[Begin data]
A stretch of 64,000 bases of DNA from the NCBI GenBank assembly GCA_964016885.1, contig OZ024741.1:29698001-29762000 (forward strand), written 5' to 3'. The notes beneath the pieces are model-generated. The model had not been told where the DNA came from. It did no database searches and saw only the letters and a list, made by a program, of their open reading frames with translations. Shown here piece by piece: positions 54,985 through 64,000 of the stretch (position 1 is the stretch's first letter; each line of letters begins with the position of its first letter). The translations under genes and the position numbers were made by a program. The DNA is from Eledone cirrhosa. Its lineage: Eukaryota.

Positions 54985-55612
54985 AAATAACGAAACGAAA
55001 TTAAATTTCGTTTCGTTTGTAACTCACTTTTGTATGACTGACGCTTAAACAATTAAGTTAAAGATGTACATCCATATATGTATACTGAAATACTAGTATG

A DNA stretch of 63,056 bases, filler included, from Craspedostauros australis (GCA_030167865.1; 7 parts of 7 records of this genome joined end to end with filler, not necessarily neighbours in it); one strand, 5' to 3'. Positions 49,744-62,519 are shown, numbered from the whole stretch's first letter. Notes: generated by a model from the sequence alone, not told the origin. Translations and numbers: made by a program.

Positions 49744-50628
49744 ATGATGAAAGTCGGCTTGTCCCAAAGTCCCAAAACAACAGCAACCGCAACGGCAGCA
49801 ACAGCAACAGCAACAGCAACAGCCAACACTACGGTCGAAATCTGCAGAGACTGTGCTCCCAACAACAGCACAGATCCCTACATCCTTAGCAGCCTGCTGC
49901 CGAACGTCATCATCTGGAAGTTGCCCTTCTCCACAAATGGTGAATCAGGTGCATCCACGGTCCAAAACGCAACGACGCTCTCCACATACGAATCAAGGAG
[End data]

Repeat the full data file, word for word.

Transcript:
A stretch of 64,000 bases of DNA from the NCBI GenBank assembly GCA_964016885.1, contig OZ024741.1:29698001-29762000 (forward strand), written 5' to 3'. The notes beneath the pieces are model-generated. The model had not been told where the DNA came from. It did no database searches and saw only the letters and a list, made by a program, of their open reading frames with translations. Shown here piece by piece: positions 54,985 through 64,000 of the stretch (position 1 is the stretch's first letter; each line of letters begins with the position of its first letter). The translations under genes and the position numbers were made by a program. The DNA is from Eledone cirrhosa. Its lineage: Eukaryota.

Positions 54985-55612
54985 AAATAACGAAACGAAA
55001 TTAAATTTCGTTTCGTTTGTAACTCACTTTTGTATGACTGACGCTTAAACAATTAAGTTAAAGATGTACATCCATATATGTATACTGAAATACTAGTATG

A DNA stretch of 63,056 bases, filler included, from Craspedostauros australis (GCA_030167865.1; 7 parts of 7 records of this genome joined end to end with filler, not necessarily neighbours in it); one strand, 5' to 3'. Positions 49,744-62,519 are shown, numbered from the whole stretch's first letter. Notes: generated by a model from the sequence alone, not told the origin. Translations and numbers: made by a program.

Positions 49744-50628
49744 ATGATGAAAGTCGGCTTGTCCCAAAGTCCCAAAACAACAGCAACCGCAACGGCAGCA
49801 ACAGCAACAGCAACAGCAACAGCCAACACTACGGTCGAAATCTGCAGAGACTGTGCTCCCAACAACAGCACAGATCCCTACATCCTTAGCAGCCTGCTGC
49901 CGAACGTCATCATCTGGAAGTTGCCCTTCTCCACAAATGGTGAATCAGGTGCATCCACGGTCCAAAACGCAACGACGCTCTCCACATACGAATCAAGGAG